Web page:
Mass commemorates genocide victims
Charlie Ducey | Tuesday, April 8, 2014
Twenty years after the 1994 Rwandan genocide, members of the Notre Dame community commemorated the lives of the victims and prayed for healing with a memorial mass at the Basilica of the Sacred Heart on Monday, April 7.
Some 1 million Rwandans perished during one hundred days of violence directed by Hutu Rwandans against Tutsi Rwandans. In addition to remembering the immense loss of life, the mass memorialized four members of the Congregation of Holy Cross who perished in the genocide: Brothers Eulade Gasasira, Jean-Baptiste Mundeli, Leonard Karemangingo and Fr. Claude Simard.
Alice Cyusa, a Notre Dame budgets and grants coordinator who is from Rwanda, organized the event with the help of Dr. Catherine Bolten of the Kellogg Institute of International Studies and Fr. Paul Kollman. She said the mass emphasized prayer and remembrance as forms of memorial.
“As a Christian [and] as a Catholic, I think a memorial mass is the best way to celebrate the lives of lost loved ones, but also the best way to support genocide survivors,” Cyusa said. “Here in South Bend, we have many Rwandan genocide survivors. Praying with them and for them and asking God to continue to strengthen their faith is very important to me.”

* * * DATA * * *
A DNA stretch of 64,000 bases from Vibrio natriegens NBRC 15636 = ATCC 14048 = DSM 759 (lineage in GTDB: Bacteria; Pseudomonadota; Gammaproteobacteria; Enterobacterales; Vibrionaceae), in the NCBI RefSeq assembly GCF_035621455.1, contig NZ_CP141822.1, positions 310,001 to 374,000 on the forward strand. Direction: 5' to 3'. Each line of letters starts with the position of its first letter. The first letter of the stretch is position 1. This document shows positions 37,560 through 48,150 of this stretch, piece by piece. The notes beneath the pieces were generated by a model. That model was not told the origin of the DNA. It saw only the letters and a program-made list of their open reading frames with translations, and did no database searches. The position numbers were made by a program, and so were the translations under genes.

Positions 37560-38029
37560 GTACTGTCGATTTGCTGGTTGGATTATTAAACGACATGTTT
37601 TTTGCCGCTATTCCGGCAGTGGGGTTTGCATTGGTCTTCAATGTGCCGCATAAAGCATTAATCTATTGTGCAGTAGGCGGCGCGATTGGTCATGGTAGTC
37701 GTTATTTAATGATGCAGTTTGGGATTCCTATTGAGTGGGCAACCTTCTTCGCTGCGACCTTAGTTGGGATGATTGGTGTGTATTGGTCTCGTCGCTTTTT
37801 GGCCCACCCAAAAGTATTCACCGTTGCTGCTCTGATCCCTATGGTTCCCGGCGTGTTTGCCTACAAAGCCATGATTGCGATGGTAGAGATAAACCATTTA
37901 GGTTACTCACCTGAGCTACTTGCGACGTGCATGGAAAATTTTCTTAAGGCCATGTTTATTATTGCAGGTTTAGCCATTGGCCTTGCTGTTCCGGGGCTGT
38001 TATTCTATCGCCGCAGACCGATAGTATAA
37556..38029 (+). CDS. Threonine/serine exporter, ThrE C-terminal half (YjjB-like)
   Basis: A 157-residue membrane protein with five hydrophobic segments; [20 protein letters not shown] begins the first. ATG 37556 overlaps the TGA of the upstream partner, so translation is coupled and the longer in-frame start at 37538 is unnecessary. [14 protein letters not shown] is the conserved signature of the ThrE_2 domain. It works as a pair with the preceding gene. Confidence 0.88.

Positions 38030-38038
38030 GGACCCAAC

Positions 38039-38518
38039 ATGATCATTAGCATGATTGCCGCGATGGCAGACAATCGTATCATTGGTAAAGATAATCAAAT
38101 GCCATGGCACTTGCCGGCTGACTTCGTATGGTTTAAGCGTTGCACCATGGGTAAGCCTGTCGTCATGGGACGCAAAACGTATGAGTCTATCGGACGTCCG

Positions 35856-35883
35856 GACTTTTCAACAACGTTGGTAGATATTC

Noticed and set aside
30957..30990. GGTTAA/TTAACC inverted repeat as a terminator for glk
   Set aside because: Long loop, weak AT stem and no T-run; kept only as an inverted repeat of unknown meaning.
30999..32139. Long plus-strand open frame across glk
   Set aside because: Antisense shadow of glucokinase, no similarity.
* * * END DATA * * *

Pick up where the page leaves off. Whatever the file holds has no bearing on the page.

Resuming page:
Cyusa said April 7 has served as a day of remembrance for the Rwandan genocide since the initial tragedy, making it the ideal day for the memorial mass.
“Every year on April 7, people from all over the world come together with Rwandans to learn about and commemorate the genocide against the Tutsi,” Cyusa said.
Cyusa said this memorial mass was important for the Notre Dame community due to its focus Holy Cross brothers and priests.
“For the first time, we celebrated the lives of the CSC brothers who were killed during the genocide,” Cyusa said.
At the international level, Cyusa said the twentieth anniversary will be commemorated through the Kwibuka 20 movement. Cyusa said “kwibuka” means “remember” in Kinyarwanda and describes a commitment to renewal and unity valued by the Rwandan people.
“Rwandans are resilient people,” Cyusa said. “Rwanda as a nation, as one people overcame hatred as many of the perpetrators came forward and asked for forgiveness. In Rwanda, survivors, victims and neighbors are united with people who participated in the genocide. That is the Rwandan spirit, to which Rwanda owes the survival.”